These will include proposals to allow live music to resume.
An indicative date of Monday, June 21, has been put forward, but it needs considered in line with health advice.
No live music is permitted in pubs, hotels and clubs in the North of Ireland under current Covid-19 regulations, with many venues closed to audiences since March 2020.
It is understood ministers will also consider slightly raising limits on social contact at home.
However, it is believed the plans would need to be signed off on June 17, when the Executive is scheduled to meet again.
The proposals are understood to include allowing 10 people from two households to meet indoors at home from June 21.
Currently only six people from two households can meet inside a home.
The number of people allowed to meet outdoors in a private garden could rise to 15 from any number of households on that date.
It is understood there is a proposal to lift the cap of 500 people at outdoor gatherings, instead replacing it with numbers by risk assessment.
But virologist Dr Connor Bamford said delaying the easing of restrictions may “put us in better stead going into the coming months”.
He said some modelling of the new Delta variant suggested its spread could result in a significant rise in hospital admissions and deaths, despite a large portion of the adult population being vaccinated.
“There are still a lot of people at risk, without vaccines, with one dose of vaccine, and this is, of course, more transmissible,” he said.
“I think that possibly delaying the relief of these restrictions might be the best thing to do in the next couple of weeks, until we have more information and more time for that public health acting to act and also to get more people with two-dose vaccinations.”
Along with proposals on rules regarding live music in licensed and unlicensed venues, if approved the changes could mean the return of some concerts, sporting events and festivals this summer.
Colin Neill, chief executive of Hospitality Ulster, said he would “encourage the executive to do the right thing” and allow the return of live music.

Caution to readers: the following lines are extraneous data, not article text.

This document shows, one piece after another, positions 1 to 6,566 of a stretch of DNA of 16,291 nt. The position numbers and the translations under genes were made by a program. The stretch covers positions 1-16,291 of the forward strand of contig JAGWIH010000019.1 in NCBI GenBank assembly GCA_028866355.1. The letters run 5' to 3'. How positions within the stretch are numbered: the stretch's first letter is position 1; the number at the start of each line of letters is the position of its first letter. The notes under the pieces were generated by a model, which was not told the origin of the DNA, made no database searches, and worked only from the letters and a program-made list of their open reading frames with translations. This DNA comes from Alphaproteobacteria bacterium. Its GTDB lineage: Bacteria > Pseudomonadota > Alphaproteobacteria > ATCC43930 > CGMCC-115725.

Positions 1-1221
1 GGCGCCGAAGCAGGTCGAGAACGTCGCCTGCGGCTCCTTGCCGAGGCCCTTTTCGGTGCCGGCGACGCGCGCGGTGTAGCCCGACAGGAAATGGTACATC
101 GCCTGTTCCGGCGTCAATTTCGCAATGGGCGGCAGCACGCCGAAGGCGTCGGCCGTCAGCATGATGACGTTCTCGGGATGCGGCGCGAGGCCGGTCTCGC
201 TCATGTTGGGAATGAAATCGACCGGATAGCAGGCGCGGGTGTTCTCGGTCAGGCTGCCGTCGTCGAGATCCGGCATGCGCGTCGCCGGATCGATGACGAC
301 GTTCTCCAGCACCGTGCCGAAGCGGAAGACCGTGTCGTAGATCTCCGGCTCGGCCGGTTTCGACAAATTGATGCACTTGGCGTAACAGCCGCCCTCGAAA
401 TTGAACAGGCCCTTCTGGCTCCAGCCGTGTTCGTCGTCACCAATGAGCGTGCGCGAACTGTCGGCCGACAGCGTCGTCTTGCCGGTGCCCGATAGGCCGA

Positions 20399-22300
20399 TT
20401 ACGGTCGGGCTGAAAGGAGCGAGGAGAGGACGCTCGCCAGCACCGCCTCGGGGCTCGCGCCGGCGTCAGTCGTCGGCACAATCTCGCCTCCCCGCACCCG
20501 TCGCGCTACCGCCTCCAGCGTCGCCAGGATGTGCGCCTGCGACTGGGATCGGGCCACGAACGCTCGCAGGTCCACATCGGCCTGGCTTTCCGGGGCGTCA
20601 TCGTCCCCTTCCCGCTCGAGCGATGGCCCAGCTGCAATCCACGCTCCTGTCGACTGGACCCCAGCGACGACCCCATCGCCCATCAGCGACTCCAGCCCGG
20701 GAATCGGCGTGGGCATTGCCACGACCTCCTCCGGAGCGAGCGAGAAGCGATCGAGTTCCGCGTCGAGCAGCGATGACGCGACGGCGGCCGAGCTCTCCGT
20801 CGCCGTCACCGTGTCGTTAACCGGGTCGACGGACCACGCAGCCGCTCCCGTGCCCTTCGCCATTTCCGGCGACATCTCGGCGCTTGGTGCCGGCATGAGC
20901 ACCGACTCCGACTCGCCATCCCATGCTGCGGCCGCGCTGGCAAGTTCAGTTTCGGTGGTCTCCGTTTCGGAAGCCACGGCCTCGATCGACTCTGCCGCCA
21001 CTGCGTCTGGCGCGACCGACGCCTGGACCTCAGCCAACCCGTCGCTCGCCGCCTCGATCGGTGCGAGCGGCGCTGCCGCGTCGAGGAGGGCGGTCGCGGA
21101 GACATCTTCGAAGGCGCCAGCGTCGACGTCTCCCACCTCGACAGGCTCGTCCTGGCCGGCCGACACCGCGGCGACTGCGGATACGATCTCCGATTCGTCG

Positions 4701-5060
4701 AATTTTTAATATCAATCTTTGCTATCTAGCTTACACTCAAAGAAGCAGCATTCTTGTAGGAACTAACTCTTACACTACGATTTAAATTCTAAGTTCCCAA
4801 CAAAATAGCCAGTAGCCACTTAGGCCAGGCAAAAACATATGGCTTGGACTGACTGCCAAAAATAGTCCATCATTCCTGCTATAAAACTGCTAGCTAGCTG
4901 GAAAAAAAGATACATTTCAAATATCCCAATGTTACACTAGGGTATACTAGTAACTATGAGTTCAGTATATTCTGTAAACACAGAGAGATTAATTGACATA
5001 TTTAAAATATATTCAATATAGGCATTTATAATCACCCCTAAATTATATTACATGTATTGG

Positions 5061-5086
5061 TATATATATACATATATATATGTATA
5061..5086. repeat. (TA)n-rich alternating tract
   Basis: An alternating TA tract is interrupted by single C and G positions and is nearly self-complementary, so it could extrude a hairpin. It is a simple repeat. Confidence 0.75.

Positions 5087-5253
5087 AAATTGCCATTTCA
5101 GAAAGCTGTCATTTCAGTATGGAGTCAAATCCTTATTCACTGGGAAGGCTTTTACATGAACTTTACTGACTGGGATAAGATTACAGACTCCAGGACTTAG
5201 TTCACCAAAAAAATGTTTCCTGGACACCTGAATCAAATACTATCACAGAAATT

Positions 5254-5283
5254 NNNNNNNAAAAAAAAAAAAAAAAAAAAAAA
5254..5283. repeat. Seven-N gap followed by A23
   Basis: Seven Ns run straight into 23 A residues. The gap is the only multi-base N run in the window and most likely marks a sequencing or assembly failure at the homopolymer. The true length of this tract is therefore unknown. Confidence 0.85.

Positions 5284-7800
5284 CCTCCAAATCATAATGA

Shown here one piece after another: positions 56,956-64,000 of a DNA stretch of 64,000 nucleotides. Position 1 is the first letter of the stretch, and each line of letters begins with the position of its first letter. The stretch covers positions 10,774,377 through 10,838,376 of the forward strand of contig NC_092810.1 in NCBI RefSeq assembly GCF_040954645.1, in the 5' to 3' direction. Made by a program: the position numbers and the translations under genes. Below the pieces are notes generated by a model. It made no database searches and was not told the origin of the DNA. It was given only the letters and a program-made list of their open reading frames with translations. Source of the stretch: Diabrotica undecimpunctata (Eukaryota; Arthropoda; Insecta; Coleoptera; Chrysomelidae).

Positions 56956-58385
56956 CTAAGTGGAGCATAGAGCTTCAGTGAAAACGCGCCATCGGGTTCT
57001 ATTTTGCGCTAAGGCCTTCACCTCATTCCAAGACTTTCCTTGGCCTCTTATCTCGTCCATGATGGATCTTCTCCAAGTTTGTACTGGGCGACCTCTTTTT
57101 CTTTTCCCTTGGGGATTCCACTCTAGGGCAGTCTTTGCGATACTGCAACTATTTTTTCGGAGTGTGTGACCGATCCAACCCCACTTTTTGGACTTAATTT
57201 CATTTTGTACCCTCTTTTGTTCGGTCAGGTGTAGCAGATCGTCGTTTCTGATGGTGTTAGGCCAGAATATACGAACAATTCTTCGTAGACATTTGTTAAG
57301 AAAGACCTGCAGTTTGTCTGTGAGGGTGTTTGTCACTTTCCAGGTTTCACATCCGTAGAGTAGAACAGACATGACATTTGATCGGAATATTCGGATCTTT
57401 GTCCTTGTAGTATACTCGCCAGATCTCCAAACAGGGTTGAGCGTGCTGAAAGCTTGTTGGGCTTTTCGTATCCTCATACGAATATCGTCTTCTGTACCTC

“Northern Ireland is known for its rich fabric of talented musicians. These musicians, and the venues which host them, feel left behind,” he said.
Liam McFeely, singer with The Goodfellas, one of the North West’s best-known wedding bands, said it was vital the return of live music got the go-ahead.
“People are on aeroplanes, they are in cinemas tonight, which is fantastic, but still no dancing, no signing, no music,” he told BBC Radio Foyle.“For some reason, for music and entertainment there was no happy medium, it was just stop, no dancing,” he said.
Musicians, he added, have endured an “absolutely brutal, horrendous” time since March 2020.
He estimated lockdown cost him “thousands of pounds” in lost earnings.
“We lost 60 weddings in three weeks, that’s my livelihood, that was the beginning,” he said.
“You keep things for a rainy day but when you have three kids at uni, the rainy days are every day”.
Thursday’s Executive meeting will also be Arlene Foster’s last as First Minister, as she prepares to step down.
Education Minister Peter Weir, Economy Minister Diane Dodds and Junior Minister Gordon Lyons are also due to leave their posts, as DUP leader Edwin Poots prepares to move his new team into office.
On Wednesday, the incoming Economy Minister Paul Frew said he wanted to see a “stocktake” of the Coronavirus restrictions.
He said: “There are some restrictions that are still in place and have been in place over the past month that are not logical.”Tags: